The United States is preparing for another immigration policy fight as the results of more than a year’s worth of hardline Trump administration immigration measures pile up, CNN writes.
The issue of immigration may eventually prove to be one to shape the upcoming midterm elections and is, at the same time, prompting congressional GOP leaders to vote and go on the record on what has often turned out to be a politically sensitive subject.
Namely, Republican lawmakers voted late on Tuesday on an immigration deal which meets the demands of both moderates and conservatives in their party and which includes an agreement to vote on two immigration bills next week.
The deal represents a culmination of President Donald Trump’s policy of the past 17 months during which he has been claiming that previous Republican and Democratic leaders had failed to enforce immigration laws, thus putting the nature of American culture and society under threat from an influx of newcomers.
However, there has also been fierce debate over the past few days about the implications of the current administration’s tough immigration policy, raising questions as to whether they square with the humanitarian and moral standards that America has historically set for itself.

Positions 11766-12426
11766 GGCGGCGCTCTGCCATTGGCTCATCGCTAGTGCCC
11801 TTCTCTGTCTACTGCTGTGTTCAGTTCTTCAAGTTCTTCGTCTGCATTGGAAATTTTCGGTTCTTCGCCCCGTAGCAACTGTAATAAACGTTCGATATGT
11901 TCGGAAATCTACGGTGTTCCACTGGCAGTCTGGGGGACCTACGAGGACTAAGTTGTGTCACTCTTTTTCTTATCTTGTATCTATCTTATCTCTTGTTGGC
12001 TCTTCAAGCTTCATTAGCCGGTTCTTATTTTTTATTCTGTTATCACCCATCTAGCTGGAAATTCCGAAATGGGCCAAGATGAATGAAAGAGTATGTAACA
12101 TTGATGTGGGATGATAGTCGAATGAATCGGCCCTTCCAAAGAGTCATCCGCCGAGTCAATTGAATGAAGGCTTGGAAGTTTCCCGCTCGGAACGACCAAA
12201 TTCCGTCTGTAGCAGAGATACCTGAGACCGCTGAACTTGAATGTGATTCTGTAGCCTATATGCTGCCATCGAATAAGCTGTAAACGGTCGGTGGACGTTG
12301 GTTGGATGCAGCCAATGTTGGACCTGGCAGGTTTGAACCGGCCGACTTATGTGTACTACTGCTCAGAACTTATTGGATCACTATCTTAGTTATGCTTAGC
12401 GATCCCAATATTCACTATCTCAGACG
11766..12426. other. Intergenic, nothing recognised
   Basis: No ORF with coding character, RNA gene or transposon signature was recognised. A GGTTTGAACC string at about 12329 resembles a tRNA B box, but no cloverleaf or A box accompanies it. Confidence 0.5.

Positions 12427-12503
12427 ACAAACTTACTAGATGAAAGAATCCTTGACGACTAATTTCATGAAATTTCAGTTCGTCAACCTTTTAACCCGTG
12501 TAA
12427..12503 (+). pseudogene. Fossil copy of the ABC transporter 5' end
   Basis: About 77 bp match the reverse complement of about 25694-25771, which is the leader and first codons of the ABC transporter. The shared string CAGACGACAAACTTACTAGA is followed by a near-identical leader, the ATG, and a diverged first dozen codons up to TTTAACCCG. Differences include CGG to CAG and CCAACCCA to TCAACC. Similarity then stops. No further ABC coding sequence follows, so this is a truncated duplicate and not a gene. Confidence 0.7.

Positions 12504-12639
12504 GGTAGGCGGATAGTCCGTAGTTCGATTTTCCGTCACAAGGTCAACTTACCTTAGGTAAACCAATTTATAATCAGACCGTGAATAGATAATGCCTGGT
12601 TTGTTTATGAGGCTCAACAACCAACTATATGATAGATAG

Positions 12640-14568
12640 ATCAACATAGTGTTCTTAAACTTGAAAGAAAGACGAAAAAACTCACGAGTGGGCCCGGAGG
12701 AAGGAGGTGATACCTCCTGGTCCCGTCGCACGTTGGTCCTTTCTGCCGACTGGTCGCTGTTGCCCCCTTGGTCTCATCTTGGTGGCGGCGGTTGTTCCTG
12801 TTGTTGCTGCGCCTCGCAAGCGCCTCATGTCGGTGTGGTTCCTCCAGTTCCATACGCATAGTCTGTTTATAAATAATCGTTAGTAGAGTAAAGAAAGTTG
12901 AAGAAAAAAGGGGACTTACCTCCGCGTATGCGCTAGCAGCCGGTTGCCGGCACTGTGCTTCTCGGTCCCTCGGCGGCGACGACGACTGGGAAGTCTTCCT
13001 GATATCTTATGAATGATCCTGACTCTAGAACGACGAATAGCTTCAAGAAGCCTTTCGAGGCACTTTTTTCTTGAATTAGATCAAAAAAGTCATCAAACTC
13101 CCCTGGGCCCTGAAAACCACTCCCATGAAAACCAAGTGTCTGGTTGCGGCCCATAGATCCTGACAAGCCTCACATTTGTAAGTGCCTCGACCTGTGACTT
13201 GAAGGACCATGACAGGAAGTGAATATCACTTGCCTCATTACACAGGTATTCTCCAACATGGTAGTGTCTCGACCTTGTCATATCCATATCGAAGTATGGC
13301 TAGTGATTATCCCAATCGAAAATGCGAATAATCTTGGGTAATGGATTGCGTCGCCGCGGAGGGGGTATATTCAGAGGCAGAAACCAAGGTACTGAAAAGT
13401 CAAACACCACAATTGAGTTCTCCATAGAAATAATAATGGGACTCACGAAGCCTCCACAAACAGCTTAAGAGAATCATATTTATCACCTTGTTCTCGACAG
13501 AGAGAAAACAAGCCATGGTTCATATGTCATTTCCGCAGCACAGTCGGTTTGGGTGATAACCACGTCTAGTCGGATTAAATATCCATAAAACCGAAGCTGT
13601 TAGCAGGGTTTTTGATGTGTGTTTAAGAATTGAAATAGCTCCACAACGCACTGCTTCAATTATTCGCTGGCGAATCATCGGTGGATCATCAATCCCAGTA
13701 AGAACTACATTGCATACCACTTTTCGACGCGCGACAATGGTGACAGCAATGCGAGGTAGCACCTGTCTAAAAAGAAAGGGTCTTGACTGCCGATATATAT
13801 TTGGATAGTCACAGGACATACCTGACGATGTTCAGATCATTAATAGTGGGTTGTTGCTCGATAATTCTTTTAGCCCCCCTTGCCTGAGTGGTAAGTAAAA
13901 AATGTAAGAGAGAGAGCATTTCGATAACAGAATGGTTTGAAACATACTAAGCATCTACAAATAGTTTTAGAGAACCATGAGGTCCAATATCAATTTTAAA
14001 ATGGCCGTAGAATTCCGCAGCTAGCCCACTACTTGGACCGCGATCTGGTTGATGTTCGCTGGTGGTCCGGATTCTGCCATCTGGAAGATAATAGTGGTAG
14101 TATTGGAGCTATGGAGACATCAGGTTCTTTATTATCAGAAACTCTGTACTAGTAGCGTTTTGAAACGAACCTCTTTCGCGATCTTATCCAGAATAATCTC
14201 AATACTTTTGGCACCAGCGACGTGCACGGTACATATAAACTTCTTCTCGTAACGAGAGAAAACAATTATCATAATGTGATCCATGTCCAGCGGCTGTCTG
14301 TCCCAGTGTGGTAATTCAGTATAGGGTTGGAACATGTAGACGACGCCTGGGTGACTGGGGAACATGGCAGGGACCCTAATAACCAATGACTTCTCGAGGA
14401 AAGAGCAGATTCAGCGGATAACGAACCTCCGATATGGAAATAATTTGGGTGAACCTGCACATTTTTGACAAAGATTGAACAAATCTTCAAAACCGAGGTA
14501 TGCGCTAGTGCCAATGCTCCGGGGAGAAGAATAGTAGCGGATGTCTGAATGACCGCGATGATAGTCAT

The administration recently began enacting its tough immigration agenda, with Attorney General Jeff Sessions cracking down on asylum rules and reducing claims by victims of domestic and gang violence.
The Justice Department said late last Friday that it would not defend the Deferred Action for Childhood Arrivals program in a Texas lawsuit, while the attorney general has also pressed judges to increase their workloads to accelerate the pace of deportations.
Furthermore, the Department of Homeland Security has severely cut the number of people from ten different nations who live and work in the United States under the Temporary Protected Status.
However, even though all these actions represent yet another set of campaign promises kept for Trump, there are many within his party who don’t agree with such policies, fearing that these could hurt them politically as they fight for re-election.